September arrived with healthy fruit with somewhat high sugar levels. But the development of the fruit and its aromas was however delayed, especially in the warmest vineyards with the best exposure. Two intense September rainstorms marked a break from otherwise summery conditions. The first happened around September 10 and this actually helped aromatic ripening to begin again and thus was helpful. The second rainfall arrived later, on September 25 and 26, when the fruit was already ripe. At that point, there was no point in waiting any more and as soon as the sun dried the fruit, we began to harvest on September 29 and we finished picking on October 7 after nine days of good weather that allowed us to harvest excellent, healthy fruit.

    2006 Barbaresco will be an excellent Barbaresco with natural alcoholic content higher than 13.5%, with intense color and good acidity. A good wine for aging, from another vintage in a string of good vintages including 2004 and 2005.

My advice: buy these wines, drink them, lay them down, live with them, pair them with food, save a glass of each and taste it the next day, open them on special occasions, revisit them, record your impressions, blog them… They never disappoint and their value simply cannot be beat.

—Jeremy Parzen

A quick confabulation with Aldo Vacca, winemaker

February 12, 2008

Earlier this year, Produttori del Barbaresco’s president and winemaker Aldo Vacca (left) took time out from his importer’s grand portfolio tasting to talk to me about recent vintages and the cooperative’s approach to winemaking.

Produttori del Barbaresco has always stood apart for its steadfast traditionalist approach to winemaking. Where do you see Produttori in relation to the current trend of modern-style Nebbiolo?

You have to understand that the winemaking tradition in Langhe comes from an entirely agricultural mentality, a “farmer” culture. Early on, we were insecure, if you will. We didn’t have enough faith in our land. This insecurity led a number of winemakers to adopt a modern approach. There are also a lot of new producers who have only recently begun making wine in Langhe. Many of them don’t have the respect for our tradition of winemaking. This trend has developed over the last 20 years and has had a big impact. But I also see that many producers are returning to a more traditional approach.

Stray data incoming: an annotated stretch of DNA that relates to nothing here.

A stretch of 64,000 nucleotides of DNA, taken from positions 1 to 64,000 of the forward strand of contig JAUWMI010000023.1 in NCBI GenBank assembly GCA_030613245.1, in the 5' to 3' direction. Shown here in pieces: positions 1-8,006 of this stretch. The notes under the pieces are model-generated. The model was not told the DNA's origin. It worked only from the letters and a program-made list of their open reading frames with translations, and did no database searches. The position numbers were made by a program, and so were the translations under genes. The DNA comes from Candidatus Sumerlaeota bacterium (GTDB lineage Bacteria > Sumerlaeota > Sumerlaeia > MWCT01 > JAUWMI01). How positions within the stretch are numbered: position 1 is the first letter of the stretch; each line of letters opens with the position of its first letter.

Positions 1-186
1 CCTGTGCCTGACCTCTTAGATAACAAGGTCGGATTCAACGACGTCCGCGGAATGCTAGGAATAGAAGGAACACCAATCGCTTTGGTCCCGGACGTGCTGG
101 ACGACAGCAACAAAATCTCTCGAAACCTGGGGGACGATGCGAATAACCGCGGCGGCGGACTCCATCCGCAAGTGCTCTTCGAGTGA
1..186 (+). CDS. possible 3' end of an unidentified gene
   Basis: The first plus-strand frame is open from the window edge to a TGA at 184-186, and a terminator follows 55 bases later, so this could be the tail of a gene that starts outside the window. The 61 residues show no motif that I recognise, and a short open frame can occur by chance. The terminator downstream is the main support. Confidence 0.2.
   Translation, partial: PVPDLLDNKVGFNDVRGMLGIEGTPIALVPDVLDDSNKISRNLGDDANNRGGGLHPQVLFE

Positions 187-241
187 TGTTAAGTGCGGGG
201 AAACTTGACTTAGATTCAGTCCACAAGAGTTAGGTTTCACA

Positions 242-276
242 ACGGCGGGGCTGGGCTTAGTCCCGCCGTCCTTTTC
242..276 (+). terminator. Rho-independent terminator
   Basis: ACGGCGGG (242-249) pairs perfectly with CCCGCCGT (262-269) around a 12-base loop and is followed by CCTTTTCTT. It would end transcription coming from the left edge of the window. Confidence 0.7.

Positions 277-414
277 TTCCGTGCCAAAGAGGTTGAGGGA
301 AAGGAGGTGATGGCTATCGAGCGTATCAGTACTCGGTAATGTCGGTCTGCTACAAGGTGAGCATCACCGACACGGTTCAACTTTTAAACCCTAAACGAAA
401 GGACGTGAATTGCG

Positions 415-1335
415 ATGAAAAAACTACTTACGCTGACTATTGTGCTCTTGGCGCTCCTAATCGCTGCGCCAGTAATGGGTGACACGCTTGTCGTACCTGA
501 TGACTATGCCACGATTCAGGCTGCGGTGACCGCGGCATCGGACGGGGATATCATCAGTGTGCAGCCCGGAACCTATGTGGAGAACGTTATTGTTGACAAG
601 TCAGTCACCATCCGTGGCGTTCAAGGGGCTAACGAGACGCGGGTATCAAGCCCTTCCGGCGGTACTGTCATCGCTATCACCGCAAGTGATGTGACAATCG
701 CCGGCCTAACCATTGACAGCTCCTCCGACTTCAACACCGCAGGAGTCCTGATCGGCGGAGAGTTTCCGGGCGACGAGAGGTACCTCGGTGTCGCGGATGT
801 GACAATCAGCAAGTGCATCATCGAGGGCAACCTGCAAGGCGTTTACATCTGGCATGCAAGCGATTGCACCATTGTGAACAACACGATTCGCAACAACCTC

Produttori del Barbaresco has never changed its style. From the beginning, Produttori has always made wine using traditional methods [extended maceration, natural fermentation, and aging in traditional botti, large oak casks]. The winery’s style is very distinct but the wines are always respectful of the terroir.

How are as-of-yet unreleased vintages showing?

Both 2007 and 2006 were very good vintages in Langhe. 2006 saw a warmer summer and it will be a more “fleshy”* wine, with softer tannins, while 2007 is comparable to long-lived vintages like 1996 and 2001.

The harvest came early in 2007, but this was not because of a hot summer. It was due to the fact that the mild, dry winter caused the growing cycle to begin early. As a result, we harvested early. 2007 has intense tannins and high acidity [good signs for long-lived Nebbiolo].

—Jeremy Parzen

* Aldo and I conversed in Italian and it’s interesting to note that he used the English “fleshy” to describe his impression of the wine.